Travel: After Dijon and Beaune, it’s off to Chagny

By comparison with Dijon and Beaune, Chagny is a provincial market town, serving around 6,000 inhabitants, writes Sandra Shevey who recently embarked on a four town French tour.

By The Newsroom
Tuesday, 26th November 2013, 6:00 am
Chagny market
Chagny market

In Chagny, market days are Thursday and Sunday (morning until noon) and on Sunday these sprawl into the town centre. There are about 200 stalls, mostly small producers, selling some of the freshest produce I have yet seen on this incredible trip around Burgundy.

I came to Chagny to view a Burgundy organic food market, but I saw very little labelled organic produce. Most of it was merely farm fresh.

Most of the market is outdoors with brightly-covered stalls lining the streets. But there is a bit of covered market underneath arches of the 19thc Town Hall that assaults the senses.

The first glimpse is extraordinary... an old town square and a classical government building embracing a robust local market... great stuff!

The profusion of multi-coloured produce... the locals in their native attire...the baskets of vegetables and cheeses being carried around... the smell of coffee, chocolates, candles and bread...t he bickering about prices... the nattering and gossip... this is Sunday morning in Chagny.

`Yes, alright. Six eggs please... laid this morning?` One housewife confirms purchase of farm fresh chicken eggs for Sunday breakfast.

And then there are courgettes, romaine, fresh onions (with stalks), cucumbers (some curved and others in odd shapes), red currants, cassis and cauliflowers...white, purple and orange.

The orange had a strange smell and I am told are an acquired taste. And what a smell! Nothing like the odourless orange you get from Lincs. at the Brixton Sunday Farmers in London. It is all about soil, fertilizer and small holdings!

Further along is the famous Bresse chicken: an AOC product. The breed is exclusive to Burgundy and the EU recognizes both that rearing of the birds and feed adhere to specific guidelines and standards.

These birds still have their heads and feathers, which, for a bit extra, the breeder will pluck for you. Otherwise mate, it`s `do it yourself`. On sale also are pigeons and pintade (bigger and older and plumper chickens and therefore dearer).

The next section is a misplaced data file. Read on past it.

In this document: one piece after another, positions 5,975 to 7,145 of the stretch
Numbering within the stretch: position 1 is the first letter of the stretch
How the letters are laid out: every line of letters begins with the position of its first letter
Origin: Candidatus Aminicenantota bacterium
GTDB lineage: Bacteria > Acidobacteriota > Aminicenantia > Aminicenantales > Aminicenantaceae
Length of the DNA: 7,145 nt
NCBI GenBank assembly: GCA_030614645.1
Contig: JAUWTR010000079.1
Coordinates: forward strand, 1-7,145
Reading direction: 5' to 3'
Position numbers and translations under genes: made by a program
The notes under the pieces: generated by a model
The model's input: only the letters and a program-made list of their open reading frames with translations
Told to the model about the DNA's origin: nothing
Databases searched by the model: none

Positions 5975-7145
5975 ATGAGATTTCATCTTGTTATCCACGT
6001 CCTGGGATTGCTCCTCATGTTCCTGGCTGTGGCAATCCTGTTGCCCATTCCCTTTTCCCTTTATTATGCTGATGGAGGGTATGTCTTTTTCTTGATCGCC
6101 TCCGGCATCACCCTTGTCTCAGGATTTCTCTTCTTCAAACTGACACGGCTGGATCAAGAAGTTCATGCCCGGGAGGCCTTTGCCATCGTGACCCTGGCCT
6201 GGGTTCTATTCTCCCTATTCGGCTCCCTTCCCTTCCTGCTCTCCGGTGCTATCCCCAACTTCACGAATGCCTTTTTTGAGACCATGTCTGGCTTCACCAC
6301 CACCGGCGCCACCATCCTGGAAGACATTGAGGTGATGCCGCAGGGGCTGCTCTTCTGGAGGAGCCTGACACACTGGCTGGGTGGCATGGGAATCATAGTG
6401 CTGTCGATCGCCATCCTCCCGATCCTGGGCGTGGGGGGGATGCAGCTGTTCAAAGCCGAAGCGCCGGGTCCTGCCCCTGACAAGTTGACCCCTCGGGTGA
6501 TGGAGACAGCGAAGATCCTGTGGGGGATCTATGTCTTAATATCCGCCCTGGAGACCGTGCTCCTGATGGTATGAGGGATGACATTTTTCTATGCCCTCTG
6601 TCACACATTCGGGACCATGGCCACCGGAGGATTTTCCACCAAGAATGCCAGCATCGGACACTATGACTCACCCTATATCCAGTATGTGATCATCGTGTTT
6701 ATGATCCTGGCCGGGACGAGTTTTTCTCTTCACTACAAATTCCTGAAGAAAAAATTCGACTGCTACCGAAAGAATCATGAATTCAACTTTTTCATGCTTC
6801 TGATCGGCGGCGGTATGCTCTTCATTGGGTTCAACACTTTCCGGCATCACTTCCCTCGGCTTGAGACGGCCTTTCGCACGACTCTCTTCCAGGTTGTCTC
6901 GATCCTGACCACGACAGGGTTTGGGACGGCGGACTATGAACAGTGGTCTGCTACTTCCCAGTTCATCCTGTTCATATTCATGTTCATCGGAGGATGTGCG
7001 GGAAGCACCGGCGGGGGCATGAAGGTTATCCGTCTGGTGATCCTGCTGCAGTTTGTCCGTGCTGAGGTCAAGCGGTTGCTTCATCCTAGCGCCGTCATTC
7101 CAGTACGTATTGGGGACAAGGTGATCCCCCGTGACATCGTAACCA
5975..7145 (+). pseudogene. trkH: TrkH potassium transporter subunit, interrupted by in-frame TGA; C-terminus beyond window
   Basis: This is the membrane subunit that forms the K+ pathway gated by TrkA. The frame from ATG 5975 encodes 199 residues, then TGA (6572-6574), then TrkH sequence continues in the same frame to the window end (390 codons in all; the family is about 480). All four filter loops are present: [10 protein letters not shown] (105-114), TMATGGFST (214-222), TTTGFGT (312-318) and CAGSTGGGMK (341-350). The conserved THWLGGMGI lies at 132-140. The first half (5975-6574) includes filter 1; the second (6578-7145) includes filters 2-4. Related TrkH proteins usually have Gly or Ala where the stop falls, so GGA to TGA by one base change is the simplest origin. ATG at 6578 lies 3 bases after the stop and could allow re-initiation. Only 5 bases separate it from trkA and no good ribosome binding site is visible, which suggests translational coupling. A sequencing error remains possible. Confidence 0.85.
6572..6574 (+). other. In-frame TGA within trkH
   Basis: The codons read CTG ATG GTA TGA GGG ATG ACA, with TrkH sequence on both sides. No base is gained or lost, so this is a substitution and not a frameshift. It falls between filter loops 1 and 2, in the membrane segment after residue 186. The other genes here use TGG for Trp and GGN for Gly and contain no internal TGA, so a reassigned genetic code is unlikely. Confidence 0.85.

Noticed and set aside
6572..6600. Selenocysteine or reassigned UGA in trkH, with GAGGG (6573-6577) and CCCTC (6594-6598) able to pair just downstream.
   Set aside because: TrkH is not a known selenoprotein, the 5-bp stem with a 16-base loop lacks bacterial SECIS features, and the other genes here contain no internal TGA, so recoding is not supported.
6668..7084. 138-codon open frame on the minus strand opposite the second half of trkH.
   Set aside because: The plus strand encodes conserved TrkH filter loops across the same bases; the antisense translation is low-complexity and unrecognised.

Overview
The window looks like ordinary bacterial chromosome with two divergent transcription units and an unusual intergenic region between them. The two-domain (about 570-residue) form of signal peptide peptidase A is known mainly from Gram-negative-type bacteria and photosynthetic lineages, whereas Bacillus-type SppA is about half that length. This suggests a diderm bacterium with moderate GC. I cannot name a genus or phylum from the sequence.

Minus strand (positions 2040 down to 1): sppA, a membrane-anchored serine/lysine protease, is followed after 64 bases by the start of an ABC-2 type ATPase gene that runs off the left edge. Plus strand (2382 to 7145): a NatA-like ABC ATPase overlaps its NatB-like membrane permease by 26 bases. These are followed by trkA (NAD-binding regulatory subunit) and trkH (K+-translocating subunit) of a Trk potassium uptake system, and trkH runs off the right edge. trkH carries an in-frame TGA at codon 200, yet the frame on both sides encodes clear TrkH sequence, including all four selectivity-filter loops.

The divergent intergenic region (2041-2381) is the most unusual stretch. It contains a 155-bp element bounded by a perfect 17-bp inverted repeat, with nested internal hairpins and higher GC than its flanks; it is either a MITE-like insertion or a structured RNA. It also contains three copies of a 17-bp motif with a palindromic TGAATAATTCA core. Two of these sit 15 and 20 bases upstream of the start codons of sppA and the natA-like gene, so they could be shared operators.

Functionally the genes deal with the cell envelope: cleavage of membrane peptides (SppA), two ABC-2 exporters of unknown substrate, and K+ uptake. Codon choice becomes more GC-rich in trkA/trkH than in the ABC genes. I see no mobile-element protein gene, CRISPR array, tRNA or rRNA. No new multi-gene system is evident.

A pintade is a very special bird indeed and a real luxury for Sunday lunch. Great for meals with the mother-in-law!

Chagny reminds me of Deptford or Walthamstow markets, where produce is sold cheap at the end of the market day and locals come as much to buy housewares and clothing as produce.

It`s a telling tale of the rough times which all small producers face (with competition from the supermarkets) when you learn that most of them (unlike in times past) make for all local markets in the area weekly just to make ends meet.

At Chagny I met up with the spice trader I`d seen at Beaune- the one with the aromatic spices: curry, rosemary, coriander, cumin and basil.

Prices are much cheaper than at Dijon or Beaune. I saw some Epoisses for about one-third of the price and some goat cheese (made at an abbey in Citeaux) for much less too.

There was garden produce from Mr Prost who has several gardens in and around Buxy: huge leeks, romaine, endive, batavia, and carrots with dirt and stems. But several gardens? You see, it`s become a business. To survive you have to expand.

This Burgundy trip was planned months ago, when noone realised just how hot it would be in July. But let me say, the five days I spent in the area were amongst the hottest all year.

And Burgundy really gets the heat. Thus I was sweating like a pig for most of it and yet there was a kind of perverse pleasure in defeating the heat. I persevered and had a grand time.

The Chaghotins are amongst the friendliest French that I met. They are friendly on a simple level. They are helpful and they put themselves out.